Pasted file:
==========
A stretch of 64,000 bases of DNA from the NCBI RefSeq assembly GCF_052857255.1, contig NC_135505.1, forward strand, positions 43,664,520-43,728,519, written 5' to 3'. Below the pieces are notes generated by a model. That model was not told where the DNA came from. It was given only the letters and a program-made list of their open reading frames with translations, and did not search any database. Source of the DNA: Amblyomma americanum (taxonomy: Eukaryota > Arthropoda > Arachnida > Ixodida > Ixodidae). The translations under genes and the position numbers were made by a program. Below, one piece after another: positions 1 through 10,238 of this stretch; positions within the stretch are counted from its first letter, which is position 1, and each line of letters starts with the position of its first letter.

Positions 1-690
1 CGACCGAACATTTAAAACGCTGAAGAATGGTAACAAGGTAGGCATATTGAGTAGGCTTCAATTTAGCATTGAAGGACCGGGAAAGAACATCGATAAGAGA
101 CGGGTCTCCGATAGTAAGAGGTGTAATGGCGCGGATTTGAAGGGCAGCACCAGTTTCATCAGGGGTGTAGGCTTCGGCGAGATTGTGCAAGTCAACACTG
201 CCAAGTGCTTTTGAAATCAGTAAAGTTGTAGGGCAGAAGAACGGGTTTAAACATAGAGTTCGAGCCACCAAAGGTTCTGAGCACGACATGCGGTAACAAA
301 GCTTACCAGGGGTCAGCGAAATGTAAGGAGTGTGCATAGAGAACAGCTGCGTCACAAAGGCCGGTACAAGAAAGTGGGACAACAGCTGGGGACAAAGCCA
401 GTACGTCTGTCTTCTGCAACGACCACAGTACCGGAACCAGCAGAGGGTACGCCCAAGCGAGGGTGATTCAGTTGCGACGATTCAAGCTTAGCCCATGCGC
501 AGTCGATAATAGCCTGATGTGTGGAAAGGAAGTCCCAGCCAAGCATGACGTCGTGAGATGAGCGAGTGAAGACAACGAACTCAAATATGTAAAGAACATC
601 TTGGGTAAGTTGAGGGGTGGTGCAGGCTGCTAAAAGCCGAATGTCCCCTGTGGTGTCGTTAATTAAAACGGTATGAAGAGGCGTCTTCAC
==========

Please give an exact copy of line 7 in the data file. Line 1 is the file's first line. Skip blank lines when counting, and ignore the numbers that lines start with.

401 GTACGTCTGTCTTCTGCAACGACCACAGTACCGGAACCAGCAGAGGGTACGCCCAAGCGAGGGTGATTCAGTTGCGACGATTCAAGCTTAGCCCATGCGC